Boost me.

First, an NYT Op-Ed arguing that I (as a recipient of a single J&J) need to get a booster:

However, given the spread of Delta, there are concerns over how well the Johnson & Johnson vaccine holds up. While there is no systematic data collection on vaccine breakthrough cases nationally, reports from multiple locations suggest a higher breakthrough rate for Johnson & Johnson versus the other vaccines. In the Provincetown outbreak, a higher proportion of cases occurred from Johnson & Johnson recipients than from Pfizer or Moderna recipients, when adjusting for the number of vaccines given. Among people who are immune compromised, early studies suggest that there may be notable differences between the vaccines. One recent study, which has not been peer-reviewed, found that 33 percent of Johnson & Johnson-vaccinated dialysis patients did not develop antibodies, compared with 4 percent for Pfizer and 2 percent for Moderna.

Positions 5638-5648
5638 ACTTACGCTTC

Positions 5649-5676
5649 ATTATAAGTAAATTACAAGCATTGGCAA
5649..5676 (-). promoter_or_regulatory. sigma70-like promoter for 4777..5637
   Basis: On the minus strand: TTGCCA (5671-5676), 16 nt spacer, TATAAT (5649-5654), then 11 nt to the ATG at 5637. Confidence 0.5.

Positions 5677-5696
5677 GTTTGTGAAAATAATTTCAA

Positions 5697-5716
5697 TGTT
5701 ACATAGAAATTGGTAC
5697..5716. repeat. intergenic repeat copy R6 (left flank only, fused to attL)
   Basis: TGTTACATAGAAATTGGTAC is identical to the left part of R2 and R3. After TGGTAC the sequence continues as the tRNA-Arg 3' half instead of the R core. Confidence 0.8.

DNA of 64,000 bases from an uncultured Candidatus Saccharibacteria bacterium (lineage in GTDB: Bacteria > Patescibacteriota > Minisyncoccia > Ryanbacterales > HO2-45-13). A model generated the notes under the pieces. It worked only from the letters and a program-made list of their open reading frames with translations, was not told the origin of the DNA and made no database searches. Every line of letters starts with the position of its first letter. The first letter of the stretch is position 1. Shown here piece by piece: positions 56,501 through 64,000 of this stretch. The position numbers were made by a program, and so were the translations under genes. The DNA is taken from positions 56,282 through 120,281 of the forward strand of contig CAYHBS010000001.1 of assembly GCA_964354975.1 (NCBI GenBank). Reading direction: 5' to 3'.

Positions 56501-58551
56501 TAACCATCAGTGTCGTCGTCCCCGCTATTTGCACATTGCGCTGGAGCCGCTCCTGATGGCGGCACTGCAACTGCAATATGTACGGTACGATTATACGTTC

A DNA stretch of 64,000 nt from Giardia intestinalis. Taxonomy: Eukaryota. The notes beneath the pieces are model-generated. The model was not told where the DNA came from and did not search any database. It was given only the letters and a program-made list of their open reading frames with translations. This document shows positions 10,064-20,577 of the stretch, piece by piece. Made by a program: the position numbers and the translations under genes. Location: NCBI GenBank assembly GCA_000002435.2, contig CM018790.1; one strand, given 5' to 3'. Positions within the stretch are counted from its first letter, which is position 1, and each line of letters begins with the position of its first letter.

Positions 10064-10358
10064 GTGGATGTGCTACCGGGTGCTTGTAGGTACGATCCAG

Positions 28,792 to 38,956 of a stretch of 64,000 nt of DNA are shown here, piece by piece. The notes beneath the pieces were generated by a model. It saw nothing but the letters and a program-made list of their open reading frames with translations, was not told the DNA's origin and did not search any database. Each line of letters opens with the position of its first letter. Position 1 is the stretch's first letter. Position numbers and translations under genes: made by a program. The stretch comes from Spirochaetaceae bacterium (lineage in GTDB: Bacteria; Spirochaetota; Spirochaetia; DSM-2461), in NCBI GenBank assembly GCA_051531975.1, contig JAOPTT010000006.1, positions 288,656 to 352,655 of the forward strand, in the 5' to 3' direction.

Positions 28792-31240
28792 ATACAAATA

The Johnson & Johnson vaccine is certainly better than no vaccine, regardless of the variant. A recent study from South Africa found it reduced the risk of hospitalization from the Delta variant in health care workers by 71 percent relative to the unvaccinated general population. While this finding is encouraging, it does not address whether a subsequent dose of Johnson & Johnson or another vaccine might be even better.

Most vaccines used today — whether for a childhood disease like measles or an adult one like shingles — use multiple shots to strengthen the immune response. Johnson & Johnson reported on Wednesday that a second dose of its vaccine increased levels of antibodies against the coronavirus. Other data strongly suggests that an additional dose of an mRNA vaccine could improve a Johnson & Johnson recipient’s protection from disease. Multiple studies have found that an additional dose of an mRNA booster following a single dose of the AstraZeneca vaccine (a vaccine similar to Johnson & Johnson’s) produced stronger immunity compared with getting a second dose of AstraZeneca.